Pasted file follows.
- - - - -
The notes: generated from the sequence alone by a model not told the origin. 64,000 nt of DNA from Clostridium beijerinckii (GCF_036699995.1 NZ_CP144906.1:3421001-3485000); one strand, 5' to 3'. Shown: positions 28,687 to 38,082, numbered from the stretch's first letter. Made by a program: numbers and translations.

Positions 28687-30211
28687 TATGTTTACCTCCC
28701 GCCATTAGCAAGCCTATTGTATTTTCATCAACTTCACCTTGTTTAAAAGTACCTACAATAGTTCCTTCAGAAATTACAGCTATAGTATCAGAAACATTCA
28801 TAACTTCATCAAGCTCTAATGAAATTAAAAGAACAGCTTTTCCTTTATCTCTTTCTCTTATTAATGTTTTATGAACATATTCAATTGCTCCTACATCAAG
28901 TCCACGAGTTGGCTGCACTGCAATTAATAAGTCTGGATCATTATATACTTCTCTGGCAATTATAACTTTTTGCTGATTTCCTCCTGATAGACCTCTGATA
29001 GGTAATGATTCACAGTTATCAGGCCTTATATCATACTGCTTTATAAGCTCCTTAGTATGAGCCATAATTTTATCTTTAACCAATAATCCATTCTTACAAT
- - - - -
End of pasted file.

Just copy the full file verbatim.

The notes: generated from the sequence alone by a model not told the origin. 64,000 nt of DNA from Clostridium beijerinckii (GCF_036699995.1 NZ_CP144906.1:3421001-3485000); one strand, 5' to 3'. Shown: positions 28,687 to 38,082, numbered from the stretch's first letter. Made by a program: numbers and translations.

Positions 28687-30211
28687 TATGTTTACCTCCC
28701 GCCATTAGCAAGCCTATTGTATTTTCATCAACTTCACCTTGTTTAAAAGTACCTACAATAGTTCCTTCAGAAATTACAGCTATAGTATCAGAAACATTCA
28801 TAACTTCATCAAGCTCTAATGAAATTAAAAGAACAGCTTTTCCTTTATCTCTTTCTCTTATTAATGTTTTATGAACATATTCAATTGCTCCTACATCAAG
28901 TCCACGAGTTGGCTGCACTGCAATTAATAAGTCTGGATCATTATATACTTCTCTGGCAATTATAACTTTTTGCTGATTTCCTCCTGATAGACCTCTGATA
29001 GGTAATGATTCACAGTTATCAGGCCTTATATCATACTGCTTTATAAGCTCCTTAGTATGAGCCATAATTTTATCTTTAACCAATAATCCATTCTTACAAT